We start the second day with a local market, drive around 50 kilometer, trek for 10 km through local villages with a Hmong boy as guide, do a little side trip to China (when you’re this close to the border, you might as well go) and end early in the afternoon at a homestay with Dzay minority people. The rest of the day is mainly about drinking. I was again very cold and when offered a wine during our hot pot dinner I figured it would keep me warm. The drinking culture is a bit different than in the Netherlands. The wine comes in a shot glass, is made from corn and is not sipped but taken as a shot. This version was about 30% in alcohol. You drink when someone asks you to drink, you raise the glass, say tjoeksekoj (or Chúc sức khỏe), drink the wine and shake hands. Sometimes in a group and sometimes with just two persons. I guess I was interesting as I was the foreign blond girl at dinner with 6 Vietnamese guys cause I was drinking a lot. So much that I lost count and was praised for my drinking (guess it helps that I am taller than all the men). After dinner my guide went to rest and told me I could walk around the village with one of the guys. We walked for four minutes went to his house and had tea and..more wine. I started saying ‘last one, no more’ and did that at least three times. Then to the next house and then back to our homestay. We had dinner with other guests and a few more wines (cause they were new and I could not say no) and went to bed. It was not that I felt drunk in particular, yes I could feel the alcohol but had not expected to be so hangover when waking up. One good breakfast and some fresh air later and I felt almost as new.
(Visit Lung Phin Market – Sinh Lung Village – Trekking through Villages (10 km long) – Hmong King’s Palace – Lung Tao Village – Ma Le Village)
The last day would prove to be the thoughest day. We drive 250 kilometer which was a bit more is than my but could handle. But have the most breathtaking views, dizzying heights, winding mountain roads. The entire trip has been an epic experience. The views and nature are one of a kind and my pictures just captured half of it as I often just enjoyed it sitting on the back, the people and their clothing were super cool, the food was interesting as I just had what was being served. It is just the cold that I won’t be missing. I hope to go back in a different season someday.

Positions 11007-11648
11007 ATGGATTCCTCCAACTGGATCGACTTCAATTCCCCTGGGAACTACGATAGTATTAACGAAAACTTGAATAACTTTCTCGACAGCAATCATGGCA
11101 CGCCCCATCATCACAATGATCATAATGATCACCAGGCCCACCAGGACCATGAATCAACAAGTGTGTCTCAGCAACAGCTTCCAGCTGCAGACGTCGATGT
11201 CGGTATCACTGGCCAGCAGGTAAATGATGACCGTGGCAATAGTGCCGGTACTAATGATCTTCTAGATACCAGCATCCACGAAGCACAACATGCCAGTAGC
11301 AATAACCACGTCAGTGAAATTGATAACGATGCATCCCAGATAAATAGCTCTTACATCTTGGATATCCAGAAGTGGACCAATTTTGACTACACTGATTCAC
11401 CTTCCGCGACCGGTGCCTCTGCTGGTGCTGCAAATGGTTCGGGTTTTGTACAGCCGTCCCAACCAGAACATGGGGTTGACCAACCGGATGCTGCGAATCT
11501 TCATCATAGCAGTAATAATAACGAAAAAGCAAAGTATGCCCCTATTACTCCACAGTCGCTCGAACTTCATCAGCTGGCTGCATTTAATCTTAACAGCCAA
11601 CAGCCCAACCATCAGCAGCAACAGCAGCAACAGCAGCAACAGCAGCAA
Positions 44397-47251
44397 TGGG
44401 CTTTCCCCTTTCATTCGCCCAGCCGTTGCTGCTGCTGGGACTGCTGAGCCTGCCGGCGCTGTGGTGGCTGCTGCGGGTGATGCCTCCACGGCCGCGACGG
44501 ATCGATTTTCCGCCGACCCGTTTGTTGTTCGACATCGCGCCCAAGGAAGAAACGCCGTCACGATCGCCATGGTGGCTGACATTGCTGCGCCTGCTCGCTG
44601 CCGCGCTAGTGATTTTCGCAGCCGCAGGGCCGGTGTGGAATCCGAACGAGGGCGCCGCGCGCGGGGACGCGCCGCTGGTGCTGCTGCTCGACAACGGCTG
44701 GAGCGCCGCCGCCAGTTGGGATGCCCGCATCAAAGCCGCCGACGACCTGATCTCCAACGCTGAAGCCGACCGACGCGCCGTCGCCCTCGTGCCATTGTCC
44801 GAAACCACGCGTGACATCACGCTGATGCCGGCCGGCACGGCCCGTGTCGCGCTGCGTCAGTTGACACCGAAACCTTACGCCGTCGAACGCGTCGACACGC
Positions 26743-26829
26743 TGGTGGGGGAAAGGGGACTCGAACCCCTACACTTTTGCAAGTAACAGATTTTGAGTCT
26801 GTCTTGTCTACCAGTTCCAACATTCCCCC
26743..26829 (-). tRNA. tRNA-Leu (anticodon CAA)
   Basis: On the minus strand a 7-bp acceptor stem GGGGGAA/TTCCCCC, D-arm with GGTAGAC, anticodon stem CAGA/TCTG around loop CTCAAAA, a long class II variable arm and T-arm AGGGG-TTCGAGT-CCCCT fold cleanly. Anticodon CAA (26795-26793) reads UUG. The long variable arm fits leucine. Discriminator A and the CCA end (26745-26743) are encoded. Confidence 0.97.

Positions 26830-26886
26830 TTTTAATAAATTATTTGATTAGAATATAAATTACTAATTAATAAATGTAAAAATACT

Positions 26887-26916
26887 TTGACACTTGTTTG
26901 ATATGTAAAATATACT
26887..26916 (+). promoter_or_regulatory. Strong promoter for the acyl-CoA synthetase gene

(Ma Le Village – Dong Van Town – Ma Pi Leng Pass – Meo Vac Town – Sung Tra Village – Ta Lung Village – Dong Van Town – Sung Tra Village – Pho Bang Old Town – 9 Circle Pass – Pho Cao Village – Tham Ma Pass – Yen Minh Town – Quan Ba Pass – Ha Giang City)
An impression of this three day tour:
I slept in a hotel and took the VIP day bus back to Hanoi. The next two days would be to properly explore Hanoi. The biggest part of the holiday is over and I can now see more of real life. Hanoi is busy, there is a lot of traffic consisting mostly of scooters, horns blaring, food on every corner and eat this sitting on little children’s seats, streets full of merchants and a lot of tourist shops. The Chinese and French influences can’t be missed being occupied by both at some point in the history. There is a church which reminds one of the Norte Dame, a local dish, bahn mi, is made with a baguette and in the Ha Giang province all the boys would wear barets. I went to Hao Li prison to learn more about the history of Hanoi, did a street food tour to taste Hanoi (ever heard of egg coffee?) and enjoyed a lot of just observing the streets, nightlife and culture. Vietnam seems to be even cheaper than Thailand I sleep for as little as 3,50 dollars and this includes breakfast.